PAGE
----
This week began with a visit to one of our favorite biodynamic winemakers, Castello dei Rampolla. It’s hard to understand the logic of biodynamic winemaking, but it’s easy to enjoy the fruits of these producers’ labor. Visiting Castello dei Rampolla was an undisputed highlight of my first visit to Italy in 2011, and I’m never going to forget sharing a bottle of wine with its maker, Luca di Napoli. He and I and Eleanor Shannon sat on the shady piazza of the ancient estate, the bees drowsily buzzing, and the Conca d’Oro unfurling in striated lines below us. It was magical.
I’ve never formally introduced myself, but I’ve been the editor of Inside IWM since it began in the fall of 2009. It has been my privilege to work with IWM’s writers as they reflected on their wine experiences, narrated their trips around the world, gave wine recommendations, and shared with you, our readers, their passion for wine and wine culture. Over the past six-and-a-half years, I’ve learned a lot from working with our writers, and I hope you have too.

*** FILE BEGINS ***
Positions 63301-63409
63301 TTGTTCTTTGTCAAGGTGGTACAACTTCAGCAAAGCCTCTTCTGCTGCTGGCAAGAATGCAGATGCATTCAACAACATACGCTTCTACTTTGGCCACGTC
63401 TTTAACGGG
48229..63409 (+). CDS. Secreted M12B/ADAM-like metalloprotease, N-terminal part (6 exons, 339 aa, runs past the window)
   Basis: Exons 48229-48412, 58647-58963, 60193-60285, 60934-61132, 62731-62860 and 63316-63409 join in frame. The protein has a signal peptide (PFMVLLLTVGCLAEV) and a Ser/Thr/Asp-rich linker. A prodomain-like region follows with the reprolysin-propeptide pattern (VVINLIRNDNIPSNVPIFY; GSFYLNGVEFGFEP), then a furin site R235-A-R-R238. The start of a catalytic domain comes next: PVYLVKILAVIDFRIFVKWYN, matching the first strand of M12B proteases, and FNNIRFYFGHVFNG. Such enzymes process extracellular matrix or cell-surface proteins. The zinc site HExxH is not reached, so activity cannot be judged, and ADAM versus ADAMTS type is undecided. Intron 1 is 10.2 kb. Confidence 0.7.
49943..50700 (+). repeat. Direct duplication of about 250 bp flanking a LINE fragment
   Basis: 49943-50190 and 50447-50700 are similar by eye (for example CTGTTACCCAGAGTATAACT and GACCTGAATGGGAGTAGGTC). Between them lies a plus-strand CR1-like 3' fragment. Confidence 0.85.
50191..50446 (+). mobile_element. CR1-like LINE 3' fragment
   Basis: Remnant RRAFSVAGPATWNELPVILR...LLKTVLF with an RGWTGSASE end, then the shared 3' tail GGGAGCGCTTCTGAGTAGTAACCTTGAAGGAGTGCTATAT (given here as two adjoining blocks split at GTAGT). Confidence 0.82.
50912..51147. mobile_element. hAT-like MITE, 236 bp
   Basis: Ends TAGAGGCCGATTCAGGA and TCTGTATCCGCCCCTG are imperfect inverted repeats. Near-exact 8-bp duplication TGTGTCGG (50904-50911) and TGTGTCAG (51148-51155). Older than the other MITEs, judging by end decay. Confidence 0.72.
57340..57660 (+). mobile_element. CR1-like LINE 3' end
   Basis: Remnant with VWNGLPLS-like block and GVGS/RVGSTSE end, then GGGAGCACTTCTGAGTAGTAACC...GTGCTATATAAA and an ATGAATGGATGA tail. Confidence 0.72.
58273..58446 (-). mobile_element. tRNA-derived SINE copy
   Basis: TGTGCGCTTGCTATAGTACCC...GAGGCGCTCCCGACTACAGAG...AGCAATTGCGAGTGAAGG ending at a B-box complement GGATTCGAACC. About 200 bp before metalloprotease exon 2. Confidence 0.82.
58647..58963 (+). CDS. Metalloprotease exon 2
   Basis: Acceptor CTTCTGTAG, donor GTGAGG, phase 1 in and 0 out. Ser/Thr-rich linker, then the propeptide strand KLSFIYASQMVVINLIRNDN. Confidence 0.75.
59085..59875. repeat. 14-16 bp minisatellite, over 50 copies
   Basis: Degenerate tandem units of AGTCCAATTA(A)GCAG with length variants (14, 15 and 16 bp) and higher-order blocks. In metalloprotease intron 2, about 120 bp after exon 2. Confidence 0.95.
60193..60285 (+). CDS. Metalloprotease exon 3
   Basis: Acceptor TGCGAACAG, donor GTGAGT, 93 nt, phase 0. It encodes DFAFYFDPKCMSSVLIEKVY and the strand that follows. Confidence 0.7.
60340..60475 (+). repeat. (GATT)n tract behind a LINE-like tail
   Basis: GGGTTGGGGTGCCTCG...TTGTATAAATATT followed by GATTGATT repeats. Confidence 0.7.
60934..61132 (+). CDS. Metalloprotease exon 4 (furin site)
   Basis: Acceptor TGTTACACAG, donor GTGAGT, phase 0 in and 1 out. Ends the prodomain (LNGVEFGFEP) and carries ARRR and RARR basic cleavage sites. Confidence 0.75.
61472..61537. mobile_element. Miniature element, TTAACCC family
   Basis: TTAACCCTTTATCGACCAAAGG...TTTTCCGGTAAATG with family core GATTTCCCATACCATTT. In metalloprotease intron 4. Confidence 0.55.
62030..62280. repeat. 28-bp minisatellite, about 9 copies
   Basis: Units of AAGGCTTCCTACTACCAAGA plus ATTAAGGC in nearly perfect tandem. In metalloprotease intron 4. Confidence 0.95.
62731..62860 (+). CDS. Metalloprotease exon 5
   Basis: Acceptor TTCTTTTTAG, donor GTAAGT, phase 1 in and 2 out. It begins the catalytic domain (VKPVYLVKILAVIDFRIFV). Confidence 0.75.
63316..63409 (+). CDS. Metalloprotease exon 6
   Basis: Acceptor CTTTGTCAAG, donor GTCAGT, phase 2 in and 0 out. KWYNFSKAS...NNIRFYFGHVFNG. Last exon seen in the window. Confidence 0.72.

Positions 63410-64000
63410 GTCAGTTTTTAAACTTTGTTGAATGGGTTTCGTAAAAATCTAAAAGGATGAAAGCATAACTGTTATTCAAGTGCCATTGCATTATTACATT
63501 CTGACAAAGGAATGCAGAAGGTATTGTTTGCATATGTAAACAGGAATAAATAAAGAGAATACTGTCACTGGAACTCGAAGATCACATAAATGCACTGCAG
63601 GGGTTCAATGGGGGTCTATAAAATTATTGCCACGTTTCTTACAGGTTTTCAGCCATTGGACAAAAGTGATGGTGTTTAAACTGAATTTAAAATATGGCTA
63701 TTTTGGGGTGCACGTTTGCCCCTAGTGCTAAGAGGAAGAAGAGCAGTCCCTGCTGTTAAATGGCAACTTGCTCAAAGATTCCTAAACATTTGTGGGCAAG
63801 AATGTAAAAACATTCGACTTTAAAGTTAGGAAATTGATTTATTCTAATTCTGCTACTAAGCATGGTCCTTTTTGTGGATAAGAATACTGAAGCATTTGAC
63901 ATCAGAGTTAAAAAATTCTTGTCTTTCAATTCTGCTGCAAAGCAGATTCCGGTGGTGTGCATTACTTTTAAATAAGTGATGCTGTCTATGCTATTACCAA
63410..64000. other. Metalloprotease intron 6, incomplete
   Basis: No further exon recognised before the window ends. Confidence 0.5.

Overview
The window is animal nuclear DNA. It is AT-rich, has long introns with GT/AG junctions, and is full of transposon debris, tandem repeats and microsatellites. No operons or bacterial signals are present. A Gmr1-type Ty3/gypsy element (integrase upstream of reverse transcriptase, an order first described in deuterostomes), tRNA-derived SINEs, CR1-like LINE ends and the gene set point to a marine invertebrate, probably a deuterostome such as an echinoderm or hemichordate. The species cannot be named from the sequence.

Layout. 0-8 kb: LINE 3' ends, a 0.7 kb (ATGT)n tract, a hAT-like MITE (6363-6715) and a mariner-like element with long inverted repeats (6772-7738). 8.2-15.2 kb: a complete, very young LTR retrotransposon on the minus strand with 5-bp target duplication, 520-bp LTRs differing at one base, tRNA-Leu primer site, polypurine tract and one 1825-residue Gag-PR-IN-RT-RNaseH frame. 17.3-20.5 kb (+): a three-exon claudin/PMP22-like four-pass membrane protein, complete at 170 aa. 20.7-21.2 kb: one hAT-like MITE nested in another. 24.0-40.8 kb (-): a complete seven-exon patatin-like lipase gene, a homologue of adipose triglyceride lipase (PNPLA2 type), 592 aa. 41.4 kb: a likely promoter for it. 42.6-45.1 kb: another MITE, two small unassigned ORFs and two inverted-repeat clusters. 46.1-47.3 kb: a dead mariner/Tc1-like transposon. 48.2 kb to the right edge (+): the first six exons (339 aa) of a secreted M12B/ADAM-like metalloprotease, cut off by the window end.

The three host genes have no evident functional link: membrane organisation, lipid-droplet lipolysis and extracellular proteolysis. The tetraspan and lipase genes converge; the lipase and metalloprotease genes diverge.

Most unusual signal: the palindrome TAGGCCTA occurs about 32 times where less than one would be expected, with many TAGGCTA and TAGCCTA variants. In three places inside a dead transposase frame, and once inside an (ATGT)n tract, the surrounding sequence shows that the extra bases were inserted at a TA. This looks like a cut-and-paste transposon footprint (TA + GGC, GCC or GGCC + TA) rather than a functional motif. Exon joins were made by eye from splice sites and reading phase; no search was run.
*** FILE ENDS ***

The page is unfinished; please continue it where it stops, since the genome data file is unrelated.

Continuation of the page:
This week, I learned about the beauty of Bruno Giacosa’s Dolcetto from Sean Collins; I learned about why birth year wines matter and of the specialness of Fiorano from John Camacho Vidal; I learned about the ambition and the success of Burgundy’s Domaine Faiveley from Michael Adler; and I celebrated the magic of Josko Gravner’s amber wines with Crystal Edgar. Each of these posts contributed a little more to my understanding of and love for wine and the people who dedicate their lives to making it.
Almost 2,000 posts later, this is the final blog post for Inside IWM, at least for now. I want to thank you for reading, and I want to thank all of the IWM writers who have contributed over the years.
On behalf of all of IWM, let’s raise a glass and toast to Inside IWM, the story behind the people and the wines that makes Italian Wine Merchants so very special.